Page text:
Instead of voting for middlemen, competing view points will be able to submit well thought out proposals that are verifiable by the public, and if enough people with skin in the game agree with an idea, it can automatically get executed.

Reforming public governance will take time, but there’s a closer use case for Politeia that extends beyond Decred’s own ecosystem.

As a society, we won’t transform our governance systems overnight. But there is a more near term application for Politeia voting, which involves scaling voting capabilities to other blockchain projects. Decred is one of the first blockchains to be able to support direct exchange compatibility with other blockchains using atomic swaps. The combination of timestamping, voting, and cross chain compatibility will make it possible to offer “referendums as a service” for other blockchains. In this aspect, Decred can become an infrastructure provider to many communities looking for community voting and transparency.

Cryptocurrencies are risky enough to begin with, but they also have a transparency and disclosure problem.

Beyond the immediate get-rich-quick attraction for cryptocurrencies, much of their long term promise lies in their ability to displace politics in central bank decision making processes by automating monetary policies. It would be myopic to think about money as a technology, without considering its social construct. For all their virtue signalling, crypto communities remain mired in selective disclosures and a lack of transparency. The macro factors that will dictate cryptocurrency adoption over the next decade (e.g. global economic cycles and regulatory environments) are outside their control. But even their internal decision making processes remained mired in vagueness and a lack of transparency, adding unnecessary risk to new investors.

The first decade of crypto adoption grew in popularity with ideological adopters (cypherpunks and shadow markets) and early technology adopters, but the asset class has begun to receive increasing interest from institutional investors. Although everyday investors can invest based on emotions and ideology, institutional investors must conduct due diligence as they have to answer to fiduciaries. The largest fund managers invest for a lot of different reasons, but they always expect transparency from their assets under management.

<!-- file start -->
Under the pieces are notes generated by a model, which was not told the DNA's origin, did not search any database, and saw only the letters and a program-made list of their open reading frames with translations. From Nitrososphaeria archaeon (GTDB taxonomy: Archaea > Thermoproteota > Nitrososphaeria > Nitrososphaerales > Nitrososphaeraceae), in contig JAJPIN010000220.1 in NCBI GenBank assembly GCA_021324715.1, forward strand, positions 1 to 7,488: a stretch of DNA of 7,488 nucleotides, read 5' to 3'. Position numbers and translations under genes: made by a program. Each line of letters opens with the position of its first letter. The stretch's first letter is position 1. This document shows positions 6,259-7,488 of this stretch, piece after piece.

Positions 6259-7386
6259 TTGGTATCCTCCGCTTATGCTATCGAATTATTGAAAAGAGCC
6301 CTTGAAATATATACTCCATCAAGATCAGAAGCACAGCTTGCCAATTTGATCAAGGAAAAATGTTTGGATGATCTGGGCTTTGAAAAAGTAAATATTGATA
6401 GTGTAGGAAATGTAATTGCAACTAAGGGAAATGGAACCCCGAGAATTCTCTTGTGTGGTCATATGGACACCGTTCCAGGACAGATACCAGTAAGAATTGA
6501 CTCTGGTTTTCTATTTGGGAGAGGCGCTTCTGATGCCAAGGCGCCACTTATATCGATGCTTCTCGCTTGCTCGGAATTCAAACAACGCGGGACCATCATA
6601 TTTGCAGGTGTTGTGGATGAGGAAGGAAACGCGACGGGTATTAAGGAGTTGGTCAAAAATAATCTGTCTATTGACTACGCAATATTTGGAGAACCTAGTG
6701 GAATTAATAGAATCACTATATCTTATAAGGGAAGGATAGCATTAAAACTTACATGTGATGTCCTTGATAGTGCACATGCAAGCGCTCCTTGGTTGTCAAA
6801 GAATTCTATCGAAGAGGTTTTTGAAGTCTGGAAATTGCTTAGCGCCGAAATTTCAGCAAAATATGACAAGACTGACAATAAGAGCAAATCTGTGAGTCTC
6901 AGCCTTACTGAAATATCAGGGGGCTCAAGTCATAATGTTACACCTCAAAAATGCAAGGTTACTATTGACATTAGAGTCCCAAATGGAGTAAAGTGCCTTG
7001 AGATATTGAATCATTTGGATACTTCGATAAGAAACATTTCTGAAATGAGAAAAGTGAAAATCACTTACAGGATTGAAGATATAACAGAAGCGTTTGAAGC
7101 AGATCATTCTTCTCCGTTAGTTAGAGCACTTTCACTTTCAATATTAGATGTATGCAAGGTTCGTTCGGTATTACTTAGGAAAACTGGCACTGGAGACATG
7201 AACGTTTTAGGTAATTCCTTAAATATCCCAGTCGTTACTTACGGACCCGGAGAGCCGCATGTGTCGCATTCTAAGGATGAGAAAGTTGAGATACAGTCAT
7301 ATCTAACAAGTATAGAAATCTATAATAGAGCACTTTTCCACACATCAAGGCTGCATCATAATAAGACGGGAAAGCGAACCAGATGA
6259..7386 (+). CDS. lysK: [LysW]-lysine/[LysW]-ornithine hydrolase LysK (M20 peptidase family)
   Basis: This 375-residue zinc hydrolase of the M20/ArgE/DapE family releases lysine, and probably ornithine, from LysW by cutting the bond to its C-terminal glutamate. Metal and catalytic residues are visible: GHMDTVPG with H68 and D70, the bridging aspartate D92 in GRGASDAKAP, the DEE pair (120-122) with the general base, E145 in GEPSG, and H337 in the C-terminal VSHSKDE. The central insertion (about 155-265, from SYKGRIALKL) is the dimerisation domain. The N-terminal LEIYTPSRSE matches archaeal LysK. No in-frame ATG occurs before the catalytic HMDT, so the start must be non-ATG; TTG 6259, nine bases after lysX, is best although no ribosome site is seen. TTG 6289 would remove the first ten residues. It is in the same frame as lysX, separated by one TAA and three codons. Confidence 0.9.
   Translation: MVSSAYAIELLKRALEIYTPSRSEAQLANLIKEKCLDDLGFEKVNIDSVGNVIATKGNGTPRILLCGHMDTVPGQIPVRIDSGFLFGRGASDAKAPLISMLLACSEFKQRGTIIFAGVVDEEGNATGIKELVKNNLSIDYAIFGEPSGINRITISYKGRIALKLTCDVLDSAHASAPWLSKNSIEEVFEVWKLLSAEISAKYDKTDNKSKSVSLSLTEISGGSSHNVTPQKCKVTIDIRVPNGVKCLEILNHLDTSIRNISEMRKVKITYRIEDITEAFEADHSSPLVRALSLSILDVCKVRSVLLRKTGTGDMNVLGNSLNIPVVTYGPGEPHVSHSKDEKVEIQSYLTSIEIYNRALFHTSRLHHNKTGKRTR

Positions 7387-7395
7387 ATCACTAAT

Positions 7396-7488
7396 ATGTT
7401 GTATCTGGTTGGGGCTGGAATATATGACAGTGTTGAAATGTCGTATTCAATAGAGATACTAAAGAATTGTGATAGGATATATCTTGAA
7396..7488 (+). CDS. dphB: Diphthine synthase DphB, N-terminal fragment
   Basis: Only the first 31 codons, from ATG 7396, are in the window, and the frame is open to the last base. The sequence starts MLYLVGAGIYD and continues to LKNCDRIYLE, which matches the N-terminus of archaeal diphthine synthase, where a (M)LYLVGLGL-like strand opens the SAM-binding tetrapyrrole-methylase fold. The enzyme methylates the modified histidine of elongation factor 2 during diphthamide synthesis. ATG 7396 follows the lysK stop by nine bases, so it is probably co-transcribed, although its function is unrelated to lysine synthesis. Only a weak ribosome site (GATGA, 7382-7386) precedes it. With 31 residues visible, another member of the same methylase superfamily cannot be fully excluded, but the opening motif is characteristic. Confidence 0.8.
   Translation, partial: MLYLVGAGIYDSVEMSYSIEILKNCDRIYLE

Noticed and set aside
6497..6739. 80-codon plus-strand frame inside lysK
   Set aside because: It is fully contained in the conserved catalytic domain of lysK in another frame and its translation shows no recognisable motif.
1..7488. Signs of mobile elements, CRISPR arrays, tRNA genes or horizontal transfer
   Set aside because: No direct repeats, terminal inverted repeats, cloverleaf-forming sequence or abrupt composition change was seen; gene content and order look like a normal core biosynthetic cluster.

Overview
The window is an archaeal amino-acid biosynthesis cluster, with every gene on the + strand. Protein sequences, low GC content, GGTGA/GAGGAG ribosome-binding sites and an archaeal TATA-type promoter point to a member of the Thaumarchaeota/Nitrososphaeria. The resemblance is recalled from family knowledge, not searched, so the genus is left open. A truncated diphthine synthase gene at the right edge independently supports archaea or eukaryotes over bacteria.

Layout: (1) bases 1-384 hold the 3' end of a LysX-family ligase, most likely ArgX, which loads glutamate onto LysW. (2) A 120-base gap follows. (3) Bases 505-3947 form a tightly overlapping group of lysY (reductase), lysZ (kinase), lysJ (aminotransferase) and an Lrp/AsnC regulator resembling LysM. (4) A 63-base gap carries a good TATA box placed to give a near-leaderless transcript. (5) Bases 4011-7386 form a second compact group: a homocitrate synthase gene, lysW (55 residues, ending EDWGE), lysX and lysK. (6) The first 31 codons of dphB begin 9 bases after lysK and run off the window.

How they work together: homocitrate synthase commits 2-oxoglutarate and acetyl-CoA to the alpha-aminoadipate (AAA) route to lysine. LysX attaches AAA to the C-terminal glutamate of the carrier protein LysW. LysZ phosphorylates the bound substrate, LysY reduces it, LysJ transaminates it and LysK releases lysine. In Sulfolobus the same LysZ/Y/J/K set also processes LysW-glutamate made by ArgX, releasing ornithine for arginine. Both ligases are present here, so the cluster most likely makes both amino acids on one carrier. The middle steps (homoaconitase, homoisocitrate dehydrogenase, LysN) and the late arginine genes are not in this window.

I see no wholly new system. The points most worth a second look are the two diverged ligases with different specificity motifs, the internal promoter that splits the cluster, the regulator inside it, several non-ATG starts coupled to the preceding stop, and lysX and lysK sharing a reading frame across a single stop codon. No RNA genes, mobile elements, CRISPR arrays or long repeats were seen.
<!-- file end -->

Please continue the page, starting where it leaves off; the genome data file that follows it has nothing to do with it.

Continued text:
For cryptocurrencies to gain adoption with institutional investors, they’ll need more than a “HODL and hope” strategy. Eventually this asset class will compete for portfolio allocation with other assets. There’s an opportunity for crypto communities to differentiate by taking the lead in transparency.

The total cryptocurrency market cap today is near $200 billion, per coin market cap. To the un-initiated, that sounds like a high figure, but to put this in context, the North American asset management industry controlled more than $88.5 trillion at the end of 2017, according to McKinsey. As Ryan Selkin of Messarirecently wrote, unless this asset class learns to deliver on transparency, it risks being relegated to the shadows.

Crypto needs its own version of GAAP disclosure standards

The crypto asset space today is somewhat reminiscent of the wild west days in equity markets nearly a century ago, where publicly traded companies lacked a defined set of standards. It was only after the stock market crash of 1929 that accountants, regulators and investors aligned on a set of disclosure standards, which we now know as GAAP (Generally Accepted Accounting Principles). While crypto networks can use blockchain ledgers to create a transparent financial system, the governance and finance management of these networks is just as important as the technology and ideological beliefs they are selling.

I did get the Ethereum Foundation to sell 70,000 ETH like basically at the top” — Vitalik Buterin

At the end of 2019, we learned that the Ethereum Foundation had sold $100 million of $ETH at the top of the 2018 market. While some would reason that liquidating an asset at the top of a market is a good use of treasury management, I believe not disclosing this sale presents ethical challenges, as dumping a large amount of asset invariably puts sell pressure, which would have caused many retail investors to lose money.